Public records helped tell some important stories this week, ranging from the hidden dangers of the food we eat to the data that increasingly shapes our lives. Here’s some inspiration for your own transparency fight.
See a great use of public records we missed? Send over your favorite FOIA stories via email, on Twitter, or on Facebook, and maybe we’ll include them in the next roundup. And if you’d like even more inspiration, read past round ups.
Careful with those crackers
Internal Food and Drug Administration emails obtained via FOIA highlight how scientists have been finding glyphosate in a variety of foods, like crackers, granola cereal, and corn meal.
What’s glyphosate? A key ingredient in a variety of weedkillers, and likely a carcinogen.
Thompson’s detection of glyphosate was made as he was validating his analytical methods, meaning those residues will probably not be included in any official report.
Separately, FDA chemist Narong Chamkasem found “over-the-tolerance” levels of glyphosate in corn, detected at 6.5 parts per million, an FDA email states. The legal limit is 5.0 ppm. An illegal level would normally be reported to the Environmental Protection Agency (EPA), but an FDA supervisor wrote to an EPA official that the corn was not considered an “official sample”.
When asked about the emails and the agency’s testing, an FDA spokesman said only that the FDA had not found any illegal levels in corn, soy, milk or eggs, the four commodities it considers part of its glyphosate “special assignment”. He did not address the unofficial findings revealed in the emails.
The FDA’s official findings should be released later this year or early in 2019 as part of its 2016 annual residue report. The reports typically are released two to two and a half years after the data is collected.
Chicago Police Department keep a list of 128,000 alleged gang members
Annie Sweeney reports on how public records are raising questions about just who the Chicago Police Department considers a gang member. The Chicago Tribune requested the department’s “gang database,” and found it included a staggering 128,000 people - and that does not include juveniles, whose names the city said were exempted from disclosure.
According to records released to the Tribune through a Freedom of Information Act request, Chicago police records show 128,000 people listed as gang members. But even that massive number is likely far off the mark because the Police Department, citing privacy law, declined to release information on juveniles - a key component of gangs.
The department declined to give the total number of juveniles it considers to be gang members.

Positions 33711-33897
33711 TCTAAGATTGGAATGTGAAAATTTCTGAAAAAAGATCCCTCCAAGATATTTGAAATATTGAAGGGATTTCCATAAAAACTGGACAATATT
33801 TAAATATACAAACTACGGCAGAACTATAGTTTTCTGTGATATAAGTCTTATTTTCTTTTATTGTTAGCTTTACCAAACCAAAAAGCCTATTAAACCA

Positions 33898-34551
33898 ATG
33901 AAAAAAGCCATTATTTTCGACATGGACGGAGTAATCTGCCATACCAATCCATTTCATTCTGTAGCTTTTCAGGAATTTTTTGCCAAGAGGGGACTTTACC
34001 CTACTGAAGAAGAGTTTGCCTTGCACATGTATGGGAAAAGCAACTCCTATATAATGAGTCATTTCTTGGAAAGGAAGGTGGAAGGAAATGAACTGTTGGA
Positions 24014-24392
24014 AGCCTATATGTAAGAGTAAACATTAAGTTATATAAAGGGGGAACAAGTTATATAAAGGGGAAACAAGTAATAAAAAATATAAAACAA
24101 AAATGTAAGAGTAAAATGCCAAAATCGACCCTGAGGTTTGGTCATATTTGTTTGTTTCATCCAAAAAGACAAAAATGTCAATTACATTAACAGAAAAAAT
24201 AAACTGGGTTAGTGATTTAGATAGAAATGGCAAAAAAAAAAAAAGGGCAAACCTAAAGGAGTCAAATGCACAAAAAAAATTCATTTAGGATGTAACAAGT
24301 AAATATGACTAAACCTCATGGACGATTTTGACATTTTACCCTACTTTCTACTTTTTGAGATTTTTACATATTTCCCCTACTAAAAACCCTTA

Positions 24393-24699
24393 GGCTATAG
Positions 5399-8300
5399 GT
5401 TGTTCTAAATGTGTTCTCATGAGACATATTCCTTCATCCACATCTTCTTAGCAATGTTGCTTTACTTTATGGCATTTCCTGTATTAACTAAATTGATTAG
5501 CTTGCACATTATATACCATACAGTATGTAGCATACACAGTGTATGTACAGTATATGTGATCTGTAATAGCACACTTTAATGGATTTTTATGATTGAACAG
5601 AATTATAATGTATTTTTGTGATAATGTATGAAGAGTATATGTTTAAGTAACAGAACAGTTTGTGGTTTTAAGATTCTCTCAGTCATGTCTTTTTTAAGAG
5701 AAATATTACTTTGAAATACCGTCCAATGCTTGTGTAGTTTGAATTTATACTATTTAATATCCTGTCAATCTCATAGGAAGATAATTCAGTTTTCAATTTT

The designations go back decades in some cases, raising questions about their accuracy. Two gang members were said to be 132 years old, apparent typos, while another was listed as 84. In fact, the list includes 12,000 purported gang members now 50 or older - an eye-popping number for what is generally considered a young man’s game.
Read the full story at the Chicago Tribune. An initial report on the gang database from the University of Illinois at Chicago’s Policing in Chicago Research Group is embedded below.
A former student;s fight for transparency unveils surprising campus influence
Samantha Parsons of UnKoch My Campus started requesting documents about the Koch Foundation’s influence at George Mason University while a student there, and after years of fighting she’s gotten the documents she asked for - agreements that show donors received at least some ability to influence the hiring process around law faculty.
The university’s president is launching an investigation into the influence and has said that the problematic aspects of the agreements were no longer in effect. Anemona Hartocollis of the New York Times reports:
The university president, Angel Cabrera, wrote in an email to faculty Monday night that he was ordering the investigation after learning of documents revealing “problematic gift agreements.”
Mr. Cabrera met Tuesday with the faculty senate to discuss a review of gift acceptance policy, “and there were a lot of interesting proposals from the faculty,” Michael Sandler, a university spokesman, said. Mr. Sandler said the review would cover every gift agreement, no matter how small, that supported faculty.
In response, the Koch foundation released a statement saying that the hiring agreements in question had expired and were no longer used, and that in any case, they had allowed the foundation only to recommend candidates for positions, not to make final appointments.
Want even more FOIA ideas? Come chat today at noon Eastern!
Later today, the MuckRock FOIA Slack will be joined by opposition researcher Abraham Payton from Due Diligence Group. Want to make sure you stay updated on who will be on next week’s chat? Join MuckRock’s FOIA Slack today.